The USWNT, enjoying their last moments at the Send-Off Series in East Hartford, Conn., hope to be lining up for a gold medal in Japan. (Dennis Schneidler-USA TODAY Sports)
By Michael Lewis
The U.S. women’s national team isn’t just going for the gold at the Tokyo Olympics, the squad is aiming for a women’s soccer first.
The Americans want to become the first squad to win back-to-back championships at the Women’s World Cup and the Summer Games.
Incredible as it sounds, no team has accomplished that before. That includes Germany, Norway, Japan and of course, the USA.
The USWNT won the crown at France 2019 and was preparing for the 2020 Olympics before the COVID-19 pandemic hit last year, postponing the competition for a year. It was a downer for many athletes, but it has given two of the oldest U.S. players – Carli Lloyd (39) and Megan Rapinoe (36) an extra year to collect their competitive breathes.
So, can the Americans make history?
Yes, they can.
Will they do it?
Well, that is another question, entirely.
The Americans have much going for them. They have a world-class player at just about every starting position and a few coming off the bench. Yes, their depth is second to none. They have battled-test veterans who find ways and know how to win.
Which brings us to tradition. The Red, White and Blue has defined success in the sport. The USA has won four world championship (1991, 1999, 2015, 2019) and as many gold medals (1996, 2004, 2008, 2012). Since FIFA began women’s international competitions in 1991, the U.S. has failed to reach the semifinals only once in 14 tournaments (WWC and Olympics), an astounding record. Its only failure was a quarterfinal elimination by Sweden at the 2016 Rio Games (we’ll get to Sweden in a minute).
On the flip side, the team has some challenges, including its average age and the specter of COVID-19.
Without going indepth into this talented squad, the Americans have plenty going for them.
* Goalkeeper – Alyssa Naeher proved her worth in France two years ago, making every save she needed to. Her penalty kick save against England in the semifinals showed she could step up to the occasion.
* Defenders – The back four (going left to right) – Crystal Dunn, Becky Sauerbrunn, Abby Dahlkemper and Kelley O’Hara is second to no one in the world. Dunn, a midfielder for Portland Thorns FC (National Women’s Soccer League), is a devastating attacker on the left flank.
* Midfielders – If everyone is healthy, this platoon can be devastating. Sam Mewis has proven to be a superb two-way player and is lethal with her headers on set pieces. Rose Lavelle, voted the Bronze Ball as the third best player at France 2019, is coming off an ankle injury. Julie Ertz hasn’t played a competition match since suffering an MCL injury in early May. Every great team needs a superior defensive/holding midfielder to win and as good as the USWNT is, the USA needs a healthy Ertz playing at full capacity if it wants to hear the Star-Spangled Banner on Aug. 6. (that’s the gold medal match).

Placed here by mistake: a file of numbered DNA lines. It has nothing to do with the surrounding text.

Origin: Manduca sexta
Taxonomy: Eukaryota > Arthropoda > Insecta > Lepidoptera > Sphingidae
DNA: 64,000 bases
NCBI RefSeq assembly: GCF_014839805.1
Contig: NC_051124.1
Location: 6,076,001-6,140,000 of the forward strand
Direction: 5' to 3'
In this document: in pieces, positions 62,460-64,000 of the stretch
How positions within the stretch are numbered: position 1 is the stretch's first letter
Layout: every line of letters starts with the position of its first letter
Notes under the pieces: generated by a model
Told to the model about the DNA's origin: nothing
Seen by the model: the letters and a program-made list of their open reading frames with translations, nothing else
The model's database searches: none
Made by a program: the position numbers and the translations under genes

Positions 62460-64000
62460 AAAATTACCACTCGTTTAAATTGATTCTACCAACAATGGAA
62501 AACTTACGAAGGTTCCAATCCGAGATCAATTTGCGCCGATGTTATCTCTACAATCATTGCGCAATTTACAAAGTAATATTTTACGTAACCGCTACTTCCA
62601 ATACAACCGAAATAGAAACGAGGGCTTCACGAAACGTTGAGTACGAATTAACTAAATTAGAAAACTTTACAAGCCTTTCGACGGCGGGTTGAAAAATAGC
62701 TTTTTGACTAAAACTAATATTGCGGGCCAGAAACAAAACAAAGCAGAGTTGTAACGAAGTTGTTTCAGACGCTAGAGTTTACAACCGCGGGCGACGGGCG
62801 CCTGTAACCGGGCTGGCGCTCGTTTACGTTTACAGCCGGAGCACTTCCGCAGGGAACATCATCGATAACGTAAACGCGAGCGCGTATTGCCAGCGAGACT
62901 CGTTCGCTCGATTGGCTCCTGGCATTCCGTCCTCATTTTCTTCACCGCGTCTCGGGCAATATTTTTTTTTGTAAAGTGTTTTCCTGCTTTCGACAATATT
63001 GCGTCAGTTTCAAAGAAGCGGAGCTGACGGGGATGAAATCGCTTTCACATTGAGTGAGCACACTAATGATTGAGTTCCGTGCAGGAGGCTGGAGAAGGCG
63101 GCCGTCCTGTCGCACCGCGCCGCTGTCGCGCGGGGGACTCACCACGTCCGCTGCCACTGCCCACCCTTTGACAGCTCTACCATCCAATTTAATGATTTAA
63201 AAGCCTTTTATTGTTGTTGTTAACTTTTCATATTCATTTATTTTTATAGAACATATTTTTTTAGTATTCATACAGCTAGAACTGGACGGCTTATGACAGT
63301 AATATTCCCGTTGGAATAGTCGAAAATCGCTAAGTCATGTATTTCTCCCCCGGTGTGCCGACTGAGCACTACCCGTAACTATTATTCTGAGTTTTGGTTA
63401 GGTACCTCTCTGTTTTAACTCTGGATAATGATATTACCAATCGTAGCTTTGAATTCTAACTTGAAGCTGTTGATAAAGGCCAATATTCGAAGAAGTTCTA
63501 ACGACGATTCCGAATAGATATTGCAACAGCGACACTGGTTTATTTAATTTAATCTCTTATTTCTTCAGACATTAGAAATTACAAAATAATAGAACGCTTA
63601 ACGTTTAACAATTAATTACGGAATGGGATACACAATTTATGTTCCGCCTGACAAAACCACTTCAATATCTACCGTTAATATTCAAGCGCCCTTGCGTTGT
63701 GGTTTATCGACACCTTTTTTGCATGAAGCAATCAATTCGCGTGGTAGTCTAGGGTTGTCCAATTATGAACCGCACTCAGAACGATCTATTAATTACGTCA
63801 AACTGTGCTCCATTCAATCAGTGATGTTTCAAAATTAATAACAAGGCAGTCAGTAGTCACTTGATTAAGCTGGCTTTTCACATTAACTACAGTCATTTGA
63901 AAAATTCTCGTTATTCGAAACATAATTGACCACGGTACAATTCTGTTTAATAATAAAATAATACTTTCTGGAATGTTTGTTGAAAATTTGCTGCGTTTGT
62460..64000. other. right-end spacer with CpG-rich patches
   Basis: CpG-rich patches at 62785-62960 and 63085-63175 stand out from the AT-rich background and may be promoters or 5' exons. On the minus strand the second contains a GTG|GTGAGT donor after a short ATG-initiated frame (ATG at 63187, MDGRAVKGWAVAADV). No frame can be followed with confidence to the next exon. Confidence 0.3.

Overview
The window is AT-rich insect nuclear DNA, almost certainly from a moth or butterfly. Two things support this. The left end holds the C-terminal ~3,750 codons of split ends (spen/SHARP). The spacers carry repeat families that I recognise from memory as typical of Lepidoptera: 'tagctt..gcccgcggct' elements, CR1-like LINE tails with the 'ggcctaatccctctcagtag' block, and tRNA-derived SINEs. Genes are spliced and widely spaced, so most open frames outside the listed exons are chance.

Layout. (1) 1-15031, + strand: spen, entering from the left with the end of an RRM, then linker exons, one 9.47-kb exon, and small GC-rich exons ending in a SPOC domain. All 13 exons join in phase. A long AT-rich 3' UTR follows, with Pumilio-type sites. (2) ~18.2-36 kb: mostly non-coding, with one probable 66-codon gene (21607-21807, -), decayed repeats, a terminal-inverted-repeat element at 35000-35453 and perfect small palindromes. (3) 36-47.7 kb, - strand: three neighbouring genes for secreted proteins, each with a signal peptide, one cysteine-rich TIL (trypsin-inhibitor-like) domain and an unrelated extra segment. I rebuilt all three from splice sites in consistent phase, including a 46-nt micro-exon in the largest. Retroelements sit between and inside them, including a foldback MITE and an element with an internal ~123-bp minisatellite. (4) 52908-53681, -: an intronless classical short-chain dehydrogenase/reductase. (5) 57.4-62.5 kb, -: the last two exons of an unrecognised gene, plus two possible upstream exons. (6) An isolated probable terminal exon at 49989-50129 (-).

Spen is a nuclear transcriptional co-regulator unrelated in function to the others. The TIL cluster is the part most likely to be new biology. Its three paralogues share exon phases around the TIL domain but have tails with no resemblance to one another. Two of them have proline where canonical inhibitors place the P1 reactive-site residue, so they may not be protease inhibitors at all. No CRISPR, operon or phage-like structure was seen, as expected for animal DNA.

The depth here is solid. Lindsey Horan is versatile. If she doesn’t start, she probably will see plenty of action. Kristie Mewis, Sam’s older sister, Kristie, raised her game to nab a roster spot and is a potential late-match substitute.
* Forwards – Few teams have put together such an impressive arsenal of attacking front-line players. The six forwards have scored a combined 404 goals in 1,022 international appearances. They have been there and done it before at the biggest stage in the world.
With as many as six games scheduled over a 17-day span, it will be up to the coaches, staff and players to be able to recover quickly and then prep for the next challenge. That goes double for the veteran forwards. They average 33.3 years per player with Lynn Williams “the baby” of the group at 28.
Head coach Vlatko Andonovski will have to make sure his older players are not run into the ground, especially the top six, who average 33.3 years per player.
Only three players can start. The likely players for the opening match vs. Sweden is Rapinoe, Alex Morgan (32) and Christen Press (32), who has been the most constant attacking performer. Having the likes of Tobin Heath (32) and Lloyd as potential candidates to start the second game against New Zealand July 24, gives the Americans an unprecedented advantage when it comes to rotating players.
An age-old question
This isn’t a young team. The USA averages 29.72 years a player. It had been at 30.4 before the inclusion of the four alternates brought down the average age of the roster.
Time management for all players, especially the veterans, and proper rest and recuperation is a must.
An historical perspective: The USWNT used team that averaged almost 30 years of age in many of the matches at the 2003 Women’s World Cup.
Despite hosting the event USA – the country was selected while a SARS epidemic ravaged the selected host, China – finished a disappointing third in that competition. The USWNT lost to eventual-champion Germany in the semifinals, 3-0. Age probably wasn’t the only factor affecting the American side. Only days before the tournament’s kickoff, the three-year-old Women’s United Soccer Association went belly-up, which had to affect the players.
The Germans also boasted quite an awesome lineup at the time, boasting the likes of playmaking midfielder Maren Meinert and striker Birgit Prinz.